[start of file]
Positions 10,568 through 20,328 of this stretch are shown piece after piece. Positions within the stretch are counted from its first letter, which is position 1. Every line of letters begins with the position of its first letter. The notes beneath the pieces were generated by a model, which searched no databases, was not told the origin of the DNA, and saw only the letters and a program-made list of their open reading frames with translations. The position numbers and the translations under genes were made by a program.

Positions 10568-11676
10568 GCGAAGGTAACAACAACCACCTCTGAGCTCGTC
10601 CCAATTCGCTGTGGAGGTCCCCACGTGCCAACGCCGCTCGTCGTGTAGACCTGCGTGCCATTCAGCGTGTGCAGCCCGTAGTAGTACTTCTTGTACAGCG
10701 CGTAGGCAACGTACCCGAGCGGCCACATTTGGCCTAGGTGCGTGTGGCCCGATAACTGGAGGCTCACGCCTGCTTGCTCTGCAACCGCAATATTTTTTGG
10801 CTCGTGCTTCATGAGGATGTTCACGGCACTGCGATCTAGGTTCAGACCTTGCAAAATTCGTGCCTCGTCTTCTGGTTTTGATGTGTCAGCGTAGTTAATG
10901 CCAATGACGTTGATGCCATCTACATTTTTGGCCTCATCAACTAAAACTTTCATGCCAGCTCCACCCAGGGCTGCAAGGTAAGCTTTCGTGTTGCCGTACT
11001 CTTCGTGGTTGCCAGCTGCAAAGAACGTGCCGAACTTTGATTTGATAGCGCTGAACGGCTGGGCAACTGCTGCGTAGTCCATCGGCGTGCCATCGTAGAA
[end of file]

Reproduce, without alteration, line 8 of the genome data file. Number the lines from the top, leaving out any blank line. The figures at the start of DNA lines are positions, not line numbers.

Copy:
11001 CTTCGTGGTTGCCAGCTGCAAAGAACGTGCCGAACTTTGATTTGATAGCGCTGAACGGCTGGGCAACTGCTGCGTAGTCCATCGGCGTGCCATCGTAGAA